FIG. 7-FIG. 8 illustrate two methods in different aspects of the present invention;
FIG. 9 illustrates still another embodiment; and
FIG. 10 graphically represents the range slicing practice in the illustrated embodiments.
While the invention is susceptible to various modifications and alternative forms, the drawings illustrate specific embodiments herein described in detail by way of example. It should be understood, however, that the description herein of specific embodiments is not intended to limit the invention to the particular forms disclosed, but on the contrary, the intention is to cover all modifications, equivalents, and alternatives falling within the spirit and scope of the invention as defined by the appended claims.
Illustrative embodiments of the invention are described below. In the interest of clarity, not all features of an actual implementation are described in this specification. It will of course be appreciated that in the development of any such actual embodiment, numerous implementation-specific decisions must be made to achieve the developers' specific goals, such as compliance with system-related and business-related constraints, which will vary from one implementation to another. Moreover, it will be appreciated that such a development effort, even if complex and time-consuming, would be a routine undertaking for those of ordinary skill in the art having the benefit of this disclosure.
The radio frequency modulation of a high voltage, high energy tube, which can include modulation of amplitude, phase and frequency from a few kilohertz through 5 MHz, is applied across the two faces of a micro channel plate, creating a biasing of the plate that changes with the phase of the applied radio frequency energy. The electron beam energy within the radio frequency tube generates X-rays when electrons strike and decelerate into the beam dump within the tube. The electron beam is amplitude modulated with the radio frequency phase information, and this same amplitude modulation is imparted to the X-rays generated from the electron beam dump. The radio frequency amplitude modulated X-rays propagating from the beam dump within the tube have a preferred conical angle of radiation from the tube volume toward the desired target volume to be examined.
The backscattered X-rays from the target volume will also contain this radio frequency modulation, containing energy modified by the very high energy molecular bonds in explosive materials via nuclear quadrupole resonance of the explosive molecules, and will intercept a scintillation material in front of the phase plate. The scintillation material will fluoresce across an optical frequency range that the micro channel plate is designed to amplify. The resulting amplitude of the micro channel plate light is detected by a detector array and recorded as a digital image.
The resulting amplitude image is a “grayscale” representation of the magnitude of the difference between the radio frequency phase bias on the micro channel plate amplification response and the radio frequency modulated X-ray intensity from the target volume. A subsequent frame of micro channel plate image data with a 90° phase difference between the transmitted X-ray and micro channel plate modulation is recorded. The ratio of the two recorded images creates a resulting image that has a grayscale response proportional to range, rather than X-ray return amplitude.
By taking the arctangent of the ratio of the two images, precise range dependent grayscale increments can be resolved numerically. By creating a series of range images, where pairs of range images have a difference frequency of the amplitude or phase modulation corresponding to a known explosive material nuclear quadrupole resonance line or line pair. A composite of the difference images can create an X-ray image of the explosive volume locations in a given image volume.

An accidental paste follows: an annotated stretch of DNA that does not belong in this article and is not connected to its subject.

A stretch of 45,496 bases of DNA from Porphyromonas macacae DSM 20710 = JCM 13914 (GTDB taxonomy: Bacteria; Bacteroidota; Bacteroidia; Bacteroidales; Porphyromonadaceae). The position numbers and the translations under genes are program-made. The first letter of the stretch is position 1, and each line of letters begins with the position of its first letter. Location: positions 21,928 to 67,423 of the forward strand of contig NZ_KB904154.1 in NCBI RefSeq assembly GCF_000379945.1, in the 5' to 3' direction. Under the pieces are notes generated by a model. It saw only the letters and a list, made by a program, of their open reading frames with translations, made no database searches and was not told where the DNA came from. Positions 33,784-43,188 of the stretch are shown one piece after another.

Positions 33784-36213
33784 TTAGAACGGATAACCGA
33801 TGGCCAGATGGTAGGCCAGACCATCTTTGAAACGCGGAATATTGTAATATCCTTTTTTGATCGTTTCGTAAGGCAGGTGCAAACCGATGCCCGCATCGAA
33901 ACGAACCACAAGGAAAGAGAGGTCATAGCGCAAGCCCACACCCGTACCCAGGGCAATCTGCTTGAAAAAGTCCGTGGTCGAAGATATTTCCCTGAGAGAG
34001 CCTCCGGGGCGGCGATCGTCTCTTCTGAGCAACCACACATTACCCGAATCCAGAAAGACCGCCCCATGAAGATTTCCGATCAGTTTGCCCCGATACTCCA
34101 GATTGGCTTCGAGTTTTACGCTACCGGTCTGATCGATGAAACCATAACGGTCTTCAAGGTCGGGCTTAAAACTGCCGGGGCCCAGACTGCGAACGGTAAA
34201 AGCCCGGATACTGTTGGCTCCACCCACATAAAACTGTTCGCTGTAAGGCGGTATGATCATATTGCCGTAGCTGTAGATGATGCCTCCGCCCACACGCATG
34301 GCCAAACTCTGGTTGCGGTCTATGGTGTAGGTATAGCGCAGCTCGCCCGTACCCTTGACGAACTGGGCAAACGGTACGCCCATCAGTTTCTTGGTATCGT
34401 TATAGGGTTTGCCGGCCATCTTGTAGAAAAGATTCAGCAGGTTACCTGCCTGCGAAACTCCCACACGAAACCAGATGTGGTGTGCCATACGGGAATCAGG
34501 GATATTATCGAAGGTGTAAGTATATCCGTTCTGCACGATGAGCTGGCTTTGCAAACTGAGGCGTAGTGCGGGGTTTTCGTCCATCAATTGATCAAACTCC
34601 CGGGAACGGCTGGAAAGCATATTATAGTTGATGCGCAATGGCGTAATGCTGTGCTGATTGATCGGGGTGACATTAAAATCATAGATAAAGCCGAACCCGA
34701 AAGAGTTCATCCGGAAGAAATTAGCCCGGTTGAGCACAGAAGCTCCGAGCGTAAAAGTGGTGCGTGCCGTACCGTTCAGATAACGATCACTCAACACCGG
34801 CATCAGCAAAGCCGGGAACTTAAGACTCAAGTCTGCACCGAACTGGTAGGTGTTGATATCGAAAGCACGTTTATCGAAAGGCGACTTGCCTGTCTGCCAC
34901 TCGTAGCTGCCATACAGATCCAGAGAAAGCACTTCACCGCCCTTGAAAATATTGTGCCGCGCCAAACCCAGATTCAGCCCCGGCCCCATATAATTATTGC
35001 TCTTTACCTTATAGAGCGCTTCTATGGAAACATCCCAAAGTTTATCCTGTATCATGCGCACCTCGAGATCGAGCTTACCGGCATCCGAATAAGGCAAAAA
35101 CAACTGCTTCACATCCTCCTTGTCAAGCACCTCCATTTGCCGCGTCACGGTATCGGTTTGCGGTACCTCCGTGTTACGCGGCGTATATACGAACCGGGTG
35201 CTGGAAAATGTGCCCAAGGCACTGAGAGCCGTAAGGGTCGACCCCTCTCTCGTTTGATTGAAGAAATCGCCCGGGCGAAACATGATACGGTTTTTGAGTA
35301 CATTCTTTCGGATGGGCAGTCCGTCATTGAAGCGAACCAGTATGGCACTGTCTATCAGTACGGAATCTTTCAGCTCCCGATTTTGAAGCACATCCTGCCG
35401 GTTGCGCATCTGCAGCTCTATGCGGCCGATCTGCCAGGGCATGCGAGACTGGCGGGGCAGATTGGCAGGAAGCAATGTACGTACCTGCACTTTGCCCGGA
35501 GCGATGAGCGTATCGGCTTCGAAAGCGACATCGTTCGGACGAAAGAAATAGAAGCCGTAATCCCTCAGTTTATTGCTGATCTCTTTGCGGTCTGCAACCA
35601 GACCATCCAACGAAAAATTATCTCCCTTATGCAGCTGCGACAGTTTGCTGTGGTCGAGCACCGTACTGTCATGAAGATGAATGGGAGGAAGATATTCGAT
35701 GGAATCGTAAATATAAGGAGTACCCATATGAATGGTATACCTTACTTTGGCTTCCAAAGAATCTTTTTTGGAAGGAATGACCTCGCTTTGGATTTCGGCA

Thus, using the technique disclosed herein, X-rays can penetrate and excite nuclear quadrupole resonance (“NQR”) in volumes that are shielded from radio frequency excitation. The resultant NQR radio frequency radiation from the molecules can not leave the shielded volume. By looking for the low frequency NQR signals imposed on the radio frequency modulated backscattered X-ray energy, this invention can locate explosives in electromagnetically shielded volumes.
FIG. 1A conceptually illustrates one particular embodiment of an X-ray microscopy imaging system 100. The system 100 is shown subjecting a target volume, or specimen, 103 to a plurality of X-rays 106 (only one indicated) generated and radio-frequency modulated as discussed further below. The system 100 comprises, in general, an X-ray source 109 and a sensor 112.
The X-ray source 109 is capable of emitting the plurality radio-frequency modulated X-rays 106 toward the target volume 103. The sensor 112 is capable of imaging a plurality of X-rays 115 (only one indicated) reflected from the target volume 103 and radio-frequency modulating the image. Radio frequency modulating the image impresses the image with a radio-frequency modulation. Upon imagining the X-rays 115, the sensor 112 then outputs the radio-frequency modulated image 118. The structure and operation of the X-ray source 109 and sensor 112 in the illustrated embodiment will now be discussed in further detail.
Referring now to FIG. 1B, X-ray source 109 of the illustrated embodiment includes a filament 120, a radio-frequency modulated tube 121, and a high power microwave source 125. The filament 120 generates an electron beam 126 output to the radio frequency modulated tube 121. The radio frequency modulated tube comprises a pair of cavity resonator structures 122 and a high power (e.g., 2 Joules/pulse) microwave source 127 that give rise to the magnetic or electric fields that deflect the electron beam 125 and impart the intensity modulation of the electron beam 125 at radio frequency and an electron beam dump 124. The rotator 131 then imparts the radio frequency modulated x-rays 106 toward the target 103.